A sector of the biomass incineration industry claims to be turning over a new “green” leaf by building smaller, slightly more energy-efficient facilities focused on heating rather than electricity. Meanwhile, behind the smokescreen, biomass thermal advocates are supporting much of the same forest-raiding, climate-busting, and lung-searing policies as the biomass power pushers.
If successful, the biomass thermal industry’s legislative agenda won’t result in smaller, higher-efficiency biomass heating facilities replacing larger, lower-efficiency biomass power facilities — it will simply spur the construction of both.
Biomass Power Loses Steam
The biomass energy industry continues to suffer one black eye after another as the human health, environmental, and economic impacts of smokestack energy become clear to the public, elected officials, and the media. Once the darling of “renewable” energy advocates, the reputation of industrial-scale biomass incineration has gone down the tubes.
Biomass incinerators continue to be built — largely thanks to massive federal and state taxpayer subsidies — including the 100-megawatt Gainesville Renewable Energy Center in Florida, the 75-megawatt Berlin Station in New Hampshire, and the 50-megawatt Rothschild incinerator in Wisconsin. However, other projects have fallen by the wayside in recent years, including failed proposals in Klamath Falls, Oregon, Milltown and Scottsburg, Indiana, Pownal, Vermont, and dozens more.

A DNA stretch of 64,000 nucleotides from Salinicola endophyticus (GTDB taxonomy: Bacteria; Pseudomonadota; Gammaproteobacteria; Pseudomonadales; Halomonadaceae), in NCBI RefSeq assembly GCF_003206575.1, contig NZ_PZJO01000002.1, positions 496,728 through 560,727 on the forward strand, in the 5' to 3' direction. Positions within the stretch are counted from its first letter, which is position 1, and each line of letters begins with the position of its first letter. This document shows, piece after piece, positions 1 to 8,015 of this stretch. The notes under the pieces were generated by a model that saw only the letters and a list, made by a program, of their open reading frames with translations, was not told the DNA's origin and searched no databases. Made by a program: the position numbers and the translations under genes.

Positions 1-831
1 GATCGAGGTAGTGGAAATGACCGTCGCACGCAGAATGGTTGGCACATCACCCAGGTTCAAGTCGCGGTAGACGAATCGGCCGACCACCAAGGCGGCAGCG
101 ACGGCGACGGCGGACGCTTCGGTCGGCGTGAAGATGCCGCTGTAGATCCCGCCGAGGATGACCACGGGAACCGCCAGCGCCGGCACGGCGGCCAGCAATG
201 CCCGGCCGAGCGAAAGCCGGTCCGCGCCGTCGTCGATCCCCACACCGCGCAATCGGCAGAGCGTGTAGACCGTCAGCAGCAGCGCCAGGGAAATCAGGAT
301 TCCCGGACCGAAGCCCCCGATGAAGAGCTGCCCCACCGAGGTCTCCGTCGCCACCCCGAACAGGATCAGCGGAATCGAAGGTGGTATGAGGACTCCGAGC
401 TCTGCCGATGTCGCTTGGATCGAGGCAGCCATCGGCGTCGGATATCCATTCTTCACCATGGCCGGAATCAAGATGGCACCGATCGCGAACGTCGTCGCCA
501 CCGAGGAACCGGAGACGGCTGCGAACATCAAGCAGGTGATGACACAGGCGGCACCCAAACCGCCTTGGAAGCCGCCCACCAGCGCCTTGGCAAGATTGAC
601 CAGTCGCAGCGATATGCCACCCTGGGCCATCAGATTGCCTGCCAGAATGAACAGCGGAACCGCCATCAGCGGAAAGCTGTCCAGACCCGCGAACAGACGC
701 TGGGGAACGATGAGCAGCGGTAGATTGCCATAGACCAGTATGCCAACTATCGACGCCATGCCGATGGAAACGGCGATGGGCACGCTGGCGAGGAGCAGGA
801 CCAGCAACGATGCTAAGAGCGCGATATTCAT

As biomass energy’s dark side emerges — thanks, in no small part, to the grassroots anti-biomass movement — many former biomass boosters are changing course…or are they? Instead of abandoning “alternative” energy’s low-hanging fruit completely, many industry and environmental groups are steering the discussion away from the inevitable health, climate, and ecosystem impacts of biomass incineration, towards “efficiency” and scale.
Feeling the Heat
Many organizations that once advocated for all forms of biomass incineration — including stand-alone power stations operating at 20-25% efficiency, wasting three out of four trees burned — now endorse facilities making slightly better use of the waste heat that results from the combustion process.
These “more efficient” facilities can range from the 30-40% efficiency of a 39.5 megawatt proposal by Beaver Wood Energy/Bechtel in Fair Haven, Vermont, to a 60% efficient 2.2-megawatt thermal-led combined heat and power facility proposed for Placer County, California, to 70% efficient thermal-only facilities proposed for schools and college campuses, such as the University of Montana.